He added that a new system, consisting of elements of a presidential system mixed with elements of a parliamentary democracy, will not always work as smoothly as people would like straight away and will need “refining” and “polishing”.

Asked about the comment attributed to State Minister for Foreign Affairs Dunya Maumoon regarding Indian interference in Maldivian domestic affairs, Waheed said he felt that the comment had been taken out of context.

The interviewer concluded the interview by asking for Waheed’s response to rumours that former President Maumoon Gayoom was influencing his government’s policy.

Waheed explained that Gayoom was still head of a large political party and so, as part of a political process, could not be discounted. He also explained that many parties were represented in his cabinet.

“It is not entirely fair to assume that Gayoom has too much influence in this government,” Waheed claimed.


New government a continuation of Nasheed’s: President Waheed

“My government is a continuation of the previous one under President Nasheed and there should be no doubt on this score,” President Dr Mohamed Waheed Hassan said during a meeting with Indian Prime Minister Manmohan Singh, reports The Times of India.

Finer details of this meeting are thin on the ground and have led to allegations of  media misinterpretation, prompting correction by State Minister of Foreign Affairs Dunya Maumoon today.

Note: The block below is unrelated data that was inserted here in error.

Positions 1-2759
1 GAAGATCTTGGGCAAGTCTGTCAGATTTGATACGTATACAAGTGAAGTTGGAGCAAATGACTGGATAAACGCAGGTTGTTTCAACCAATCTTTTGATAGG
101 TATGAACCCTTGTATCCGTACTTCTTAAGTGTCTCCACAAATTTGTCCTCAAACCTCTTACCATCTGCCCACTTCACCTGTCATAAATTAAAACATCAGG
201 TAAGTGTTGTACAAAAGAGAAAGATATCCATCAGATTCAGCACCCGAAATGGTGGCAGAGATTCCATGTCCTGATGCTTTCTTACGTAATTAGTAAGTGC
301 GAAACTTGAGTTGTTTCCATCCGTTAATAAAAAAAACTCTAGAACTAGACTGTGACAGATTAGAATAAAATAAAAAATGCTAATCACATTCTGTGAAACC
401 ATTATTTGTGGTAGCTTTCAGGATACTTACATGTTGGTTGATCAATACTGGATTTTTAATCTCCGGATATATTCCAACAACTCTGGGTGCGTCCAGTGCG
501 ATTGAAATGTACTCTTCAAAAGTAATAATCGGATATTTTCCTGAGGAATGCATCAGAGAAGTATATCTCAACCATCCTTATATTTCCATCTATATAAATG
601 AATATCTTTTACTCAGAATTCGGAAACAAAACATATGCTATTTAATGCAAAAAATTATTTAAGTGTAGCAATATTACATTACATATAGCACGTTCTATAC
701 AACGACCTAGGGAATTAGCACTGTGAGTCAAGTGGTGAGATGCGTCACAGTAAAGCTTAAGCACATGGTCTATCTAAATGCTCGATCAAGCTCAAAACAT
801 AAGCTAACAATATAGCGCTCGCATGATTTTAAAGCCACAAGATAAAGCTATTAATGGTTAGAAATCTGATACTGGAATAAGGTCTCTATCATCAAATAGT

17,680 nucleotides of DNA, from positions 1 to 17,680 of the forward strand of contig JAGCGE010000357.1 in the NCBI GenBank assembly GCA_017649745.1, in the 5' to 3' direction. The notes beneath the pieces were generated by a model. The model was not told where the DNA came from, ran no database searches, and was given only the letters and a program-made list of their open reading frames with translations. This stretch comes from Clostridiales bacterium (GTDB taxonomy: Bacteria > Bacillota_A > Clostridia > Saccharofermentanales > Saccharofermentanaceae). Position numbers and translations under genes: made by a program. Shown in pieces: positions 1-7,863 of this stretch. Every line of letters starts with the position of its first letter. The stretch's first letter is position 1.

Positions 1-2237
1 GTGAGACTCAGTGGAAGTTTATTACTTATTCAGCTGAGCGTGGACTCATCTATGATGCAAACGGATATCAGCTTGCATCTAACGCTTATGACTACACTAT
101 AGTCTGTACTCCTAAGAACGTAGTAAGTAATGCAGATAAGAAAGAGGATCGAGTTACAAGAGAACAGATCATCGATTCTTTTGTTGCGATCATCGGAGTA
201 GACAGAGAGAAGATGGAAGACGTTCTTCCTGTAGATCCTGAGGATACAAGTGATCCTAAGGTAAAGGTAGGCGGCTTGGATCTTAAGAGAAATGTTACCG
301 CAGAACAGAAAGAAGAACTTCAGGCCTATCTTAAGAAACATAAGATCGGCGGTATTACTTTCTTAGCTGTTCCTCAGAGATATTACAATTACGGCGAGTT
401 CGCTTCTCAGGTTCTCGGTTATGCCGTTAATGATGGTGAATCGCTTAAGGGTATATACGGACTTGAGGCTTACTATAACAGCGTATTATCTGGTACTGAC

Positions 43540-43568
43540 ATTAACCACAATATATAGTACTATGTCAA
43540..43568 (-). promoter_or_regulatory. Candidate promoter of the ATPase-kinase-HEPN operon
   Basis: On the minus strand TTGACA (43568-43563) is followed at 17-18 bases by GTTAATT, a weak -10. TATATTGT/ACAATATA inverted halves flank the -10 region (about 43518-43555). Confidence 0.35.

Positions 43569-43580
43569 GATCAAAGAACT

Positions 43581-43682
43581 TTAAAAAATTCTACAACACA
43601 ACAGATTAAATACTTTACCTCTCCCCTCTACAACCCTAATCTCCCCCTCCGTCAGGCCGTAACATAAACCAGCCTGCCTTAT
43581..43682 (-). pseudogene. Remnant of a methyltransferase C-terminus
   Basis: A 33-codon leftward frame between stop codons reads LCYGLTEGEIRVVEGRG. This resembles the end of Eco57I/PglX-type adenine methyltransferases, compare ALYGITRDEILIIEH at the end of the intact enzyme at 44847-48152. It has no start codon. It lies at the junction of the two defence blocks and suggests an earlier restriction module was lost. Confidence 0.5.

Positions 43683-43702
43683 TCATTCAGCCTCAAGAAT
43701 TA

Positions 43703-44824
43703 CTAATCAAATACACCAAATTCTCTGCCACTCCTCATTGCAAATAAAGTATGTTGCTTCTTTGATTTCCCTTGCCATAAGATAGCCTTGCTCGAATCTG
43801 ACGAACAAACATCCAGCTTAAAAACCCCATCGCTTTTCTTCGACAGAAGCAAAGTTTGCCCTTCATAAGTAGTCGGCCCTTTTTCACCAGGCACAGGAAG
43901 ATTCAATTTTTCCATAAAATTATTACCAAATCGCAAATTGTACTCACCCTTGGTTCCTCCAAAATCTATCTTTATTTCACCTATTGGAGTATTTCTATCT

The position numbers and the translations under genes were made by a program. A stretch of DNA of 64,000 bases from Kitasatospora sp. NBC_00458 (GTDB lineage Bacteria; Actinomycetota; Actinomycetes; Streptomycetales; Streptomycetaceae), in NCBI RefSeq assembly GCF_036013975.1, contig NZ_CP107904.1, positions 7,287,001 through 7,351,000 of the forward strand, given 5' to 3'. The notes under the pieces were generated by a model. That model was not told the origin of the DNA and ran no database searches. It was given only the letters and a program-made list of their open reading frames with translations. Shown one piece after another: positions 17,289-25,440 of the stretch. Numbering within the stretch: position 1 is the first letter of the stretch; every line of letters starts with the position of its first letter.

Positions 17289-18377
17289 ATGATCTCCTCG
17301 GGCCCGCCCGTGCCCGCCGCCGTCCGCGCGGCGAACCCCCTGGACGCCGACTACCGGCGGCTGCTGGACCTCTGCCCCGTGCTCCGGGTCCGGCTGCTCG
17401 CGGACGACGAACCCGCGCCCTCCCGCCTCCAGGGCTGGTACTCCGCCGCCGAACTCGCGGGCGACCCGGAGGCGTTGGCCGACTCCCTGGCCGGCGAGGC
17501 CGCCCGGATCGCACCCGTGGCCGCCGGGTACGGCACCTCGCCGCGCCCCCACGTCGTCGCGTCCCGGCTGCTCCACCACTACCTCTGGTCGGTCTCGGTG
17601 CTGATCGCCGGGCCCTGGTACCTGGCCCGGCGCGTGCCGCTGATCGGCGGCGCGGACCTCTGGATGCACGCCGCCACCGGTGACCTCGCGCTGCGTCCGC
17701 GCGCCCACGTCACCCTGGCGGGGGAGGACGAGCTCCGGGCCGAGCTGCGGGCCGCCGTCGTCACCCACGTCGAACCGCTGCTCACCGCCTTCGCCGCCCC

President Waheed’s comments appear at odds with a speech he gave in Kulhudhufushi a week ago, in which he described Nasheed as “a liar lacking in any sincerity”.

Waheed accused Nasheed of becoming a corrupt and authoritarian leader during his presidency who hijacked the Majlis and attempted to destroy the judiciary.

Since assuming the presidency following Nasheed’s resignation, Waheed has appointed an entirely new cabinet after the previous post-holders were asked to resign as well as creating two new ministries.

Just before leaving for India, President Waheed also vetoed three bills submitted to parliament by Nasheed’s government concerning corporate tax reform, including the Business Registration Bill, passed on 23 April 2012, the Corporate Profit Tax Bill passed on 24 April 2012, and the Sole Trader Bill passed on 25 April 2012.

According to the President’s Office, the bills were returned on the legal advice of Attorney General Azima Shukoor, previously the lawyer of former President Maumoon Gayoom.

The new government has also repealed or reviewed many of the initiatives and policies started under Nasheed, often citing poor planning or corrupt practices.

The government has sought to dispel what it considers “untrue perceptions” planted during the visit to India by former President Mohamed Nasheed last month.